Latest item from John Chantler continues his trend for “not putting foot wrong” in the world of improvisation and performance, as he teams up with the Danish sax blower Johannes Lund to produce the album Andersabo (JOHS & JOHN 1), a set of wild and surprising noise. Chantler is credited with his usual synth playing but also the pump organ, and with these three location recordings made at a house in the Swedish countryside in 2019, it’s often hard to believe that just two human bodies are involved.
Indeed, the sense I had from the startling opening cut ‘Back Of The House’ is one of intense friction, as of men rubbing sticks together to make fire, then rubbing bodies together, and finally causing a conflagration that’s about the set the entire world ablaze. A dense carpet of gibbering sax-work for 14:14 mins against a somewhat alarming drone-clanking-metallo grate from Chantler’s box of horrors. Comes close to the vast scapes of noise proposed by Ulrich Krieger, although he gets there by feedback methods, and this one is all frantic gestural performance. Unexpectedly, the next cut – ‘Open Field & Forest’ – gives us a breathing space to reclaim our hats, and issues 5 mins of a balming drone which might be creeping out from Chantler’s organ. But what are those hideous barks and scrapes at the tail end of this piece? The promise of relief is soon traduced by the appearance of this growly monster, and everything else goes quiet.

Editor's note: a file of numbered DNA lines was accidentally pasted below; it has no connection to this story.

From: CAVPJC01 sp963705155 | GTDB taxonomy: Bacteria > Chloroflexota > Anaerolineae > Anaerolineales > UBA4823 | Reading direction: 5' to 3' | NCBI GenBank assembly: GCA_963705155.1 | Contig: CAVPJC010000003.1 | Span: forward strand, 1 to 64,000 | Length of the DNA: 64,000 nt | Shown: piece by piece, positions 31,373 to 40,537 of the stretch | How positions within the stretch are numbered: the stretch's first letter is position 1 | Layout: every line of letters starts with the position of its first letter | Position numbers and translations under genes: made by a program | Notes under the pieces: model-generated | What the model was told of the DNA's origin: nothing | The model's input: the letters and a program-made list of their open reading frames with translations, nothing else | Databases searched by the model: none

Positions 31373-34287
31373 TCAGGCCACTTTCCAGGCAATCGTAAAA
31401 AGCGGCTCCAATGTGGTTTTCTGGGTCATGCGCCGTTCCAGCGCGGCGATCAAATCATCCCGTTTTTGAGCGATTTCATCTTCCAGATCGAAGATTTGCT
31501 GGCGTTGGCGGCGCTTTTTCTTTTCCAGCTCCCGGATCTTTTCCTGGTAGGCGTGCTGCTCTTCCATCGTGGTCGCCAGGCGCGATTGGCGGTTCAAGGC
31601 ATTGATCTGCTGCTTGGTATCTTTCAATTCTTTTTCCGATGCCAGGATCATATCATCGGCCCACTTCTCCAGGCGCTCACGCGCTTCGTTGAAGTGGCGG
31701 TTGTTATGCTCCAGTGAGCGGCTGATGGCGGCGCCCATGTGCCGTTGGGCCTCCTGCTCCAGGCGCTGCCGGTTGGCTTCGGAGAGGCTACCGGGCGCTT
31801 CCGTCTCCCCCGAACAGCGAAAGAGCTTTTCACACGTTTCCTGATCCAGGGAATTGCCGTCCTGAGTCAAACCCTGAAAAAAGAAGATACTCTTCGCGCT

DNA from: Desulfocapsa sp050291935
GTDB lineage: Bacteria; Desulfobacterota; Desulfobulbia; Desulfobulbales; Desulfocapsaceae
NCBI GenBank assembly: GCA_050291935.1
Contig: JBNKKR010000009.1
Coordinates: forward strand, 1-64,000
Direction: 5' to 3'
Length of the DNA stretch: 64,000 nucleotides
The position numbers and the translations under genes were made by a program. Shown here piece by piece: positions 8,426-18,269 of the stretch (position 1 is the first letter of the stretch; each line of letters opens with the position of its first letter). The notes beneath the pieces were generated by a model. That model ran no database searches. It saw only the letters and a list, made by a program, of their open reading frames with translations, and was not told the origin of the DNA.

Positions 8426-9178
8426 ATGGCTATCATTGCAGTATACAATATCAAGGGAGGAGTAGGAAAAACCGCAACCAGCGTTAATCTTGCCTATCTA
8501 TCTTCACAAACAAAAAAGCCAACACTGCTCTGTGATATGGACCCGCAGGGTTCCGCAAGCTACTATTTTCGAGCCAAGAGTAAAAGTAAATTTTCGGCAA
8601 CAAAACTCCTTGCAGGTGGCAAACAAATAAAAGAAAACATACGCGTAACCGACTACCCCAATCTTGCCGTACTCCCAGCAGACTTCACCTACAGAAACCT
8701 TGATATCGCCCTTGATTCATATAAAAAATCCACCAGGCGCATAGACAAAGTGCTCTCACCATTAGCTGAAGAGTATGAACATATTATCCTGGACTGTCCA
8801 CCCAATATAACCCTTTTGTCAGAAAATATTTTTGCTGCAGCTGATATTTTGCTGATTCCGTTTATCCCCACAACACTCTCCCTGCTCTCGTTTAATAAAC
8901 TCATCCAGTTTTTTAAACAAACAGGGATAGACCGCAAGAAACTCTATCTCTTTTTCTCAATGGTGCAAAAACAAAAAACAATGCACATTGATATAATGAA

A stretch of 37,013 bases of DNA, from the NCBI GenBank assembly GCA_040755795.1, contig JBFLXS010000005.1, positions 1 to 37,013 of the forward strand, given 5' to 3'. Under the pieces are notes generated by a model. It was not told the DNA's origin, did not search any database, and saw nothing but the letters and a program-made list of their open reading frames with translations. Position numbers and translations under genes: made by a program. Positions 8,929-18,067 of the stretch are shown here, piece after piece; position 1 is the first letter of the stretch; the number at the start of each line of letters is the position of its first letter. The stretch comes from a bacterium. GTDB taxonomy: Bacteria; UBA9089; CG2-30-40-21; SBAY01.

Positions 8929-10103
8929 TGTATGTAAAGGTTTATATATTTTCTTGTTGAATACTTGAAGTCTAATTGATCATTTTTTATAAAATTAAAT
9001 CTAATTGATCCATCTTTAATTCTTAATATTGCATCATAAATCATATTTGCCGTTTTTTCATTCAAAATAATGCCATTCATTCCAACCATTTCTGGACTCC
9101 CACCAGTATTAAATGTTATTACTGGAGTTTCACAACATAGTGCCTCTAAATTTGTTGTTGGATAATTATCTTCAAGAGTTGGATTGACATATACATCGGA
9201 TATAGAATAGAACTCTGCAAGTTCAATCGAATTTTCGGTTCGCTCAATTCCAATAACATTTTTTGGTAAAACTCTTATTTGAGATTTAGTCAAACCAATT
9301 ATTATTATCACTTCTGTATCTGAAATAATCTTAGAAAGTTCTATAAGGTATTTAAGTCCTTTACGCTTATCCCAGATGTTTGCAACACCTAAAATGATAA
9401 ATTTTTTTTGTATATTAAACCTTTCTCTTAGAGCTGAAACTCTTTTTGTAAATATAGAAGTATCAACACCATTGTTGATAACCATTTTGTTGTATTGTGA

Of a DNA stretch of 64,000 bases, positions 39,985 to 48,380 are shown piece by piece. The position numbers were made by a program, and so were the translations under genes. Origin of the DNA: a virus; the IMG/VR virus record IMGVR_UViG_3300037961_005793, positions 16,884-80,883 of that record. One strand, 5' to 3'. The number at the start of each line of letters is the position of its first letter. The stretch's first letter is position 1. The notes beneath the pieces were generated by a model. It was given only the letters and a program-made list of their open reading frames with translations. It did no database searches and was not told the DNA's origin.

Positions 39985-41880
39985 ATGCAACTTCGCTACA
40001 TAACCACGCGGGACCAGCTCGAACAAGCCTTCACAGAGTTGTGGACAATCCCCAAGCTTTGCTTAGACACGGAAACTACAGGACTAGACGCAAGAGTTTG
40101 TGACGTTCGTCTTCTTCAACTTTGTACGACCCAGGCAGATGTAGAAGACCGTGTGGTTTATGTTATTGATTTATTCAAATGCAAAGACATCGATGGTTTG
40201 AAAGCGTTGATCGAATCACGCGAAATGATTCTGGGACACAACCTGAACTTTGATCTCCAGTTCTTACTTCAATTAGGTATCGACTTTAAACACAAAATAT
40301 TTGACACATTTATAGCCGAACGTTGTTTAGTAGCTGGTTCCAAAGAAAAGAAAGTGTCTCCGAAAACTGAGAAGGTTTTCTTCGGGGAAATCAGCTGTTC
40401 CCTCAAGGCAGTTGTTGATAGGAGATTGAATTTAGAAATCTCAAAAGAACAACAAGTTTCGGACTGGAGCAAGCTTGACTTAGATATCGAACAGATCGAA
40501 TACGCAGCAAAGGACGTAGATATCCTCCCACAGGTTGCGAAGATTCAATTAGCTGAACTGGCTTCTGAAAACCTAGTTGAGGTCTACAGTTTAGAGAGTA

At this point I’m beginning to sense something about the house in Andersabo where they recorded this (it might be a nice photo of same inside the gatefold cover) and though there’s very little factual information on offer, there might be field recordings involved and attempts made to integrate the music with this specific environment, or vice versa…where walls and objects can become players in some hideous dance…I’m now at final track ‘Under Barn Floor’ which again may feel like a nice place to be, but can’t shake off sinister caste to the chillingly-beautiful and very “present” drones and blows now seeping around us like so much liquid hydrogen. Has a rather stark clarity and doesn’t necessarily allow the listener to slip into a state of dreamlike blissington. Apparently on this long cut – takes up all of side two, if you get it on vinyl – insects appear at some point, along with other incidents disturbing the flow of the music.
While I am tending to read this excellent record as a statement with somewhat foreboding undertones, in fact it might be the document of a very centred moment shared by these two humans, dovetailing their existence into their surroundings through music, achieving a strong sense of “there-ness”. Very good. Vinyl and CD editions available. From 31 January 2020.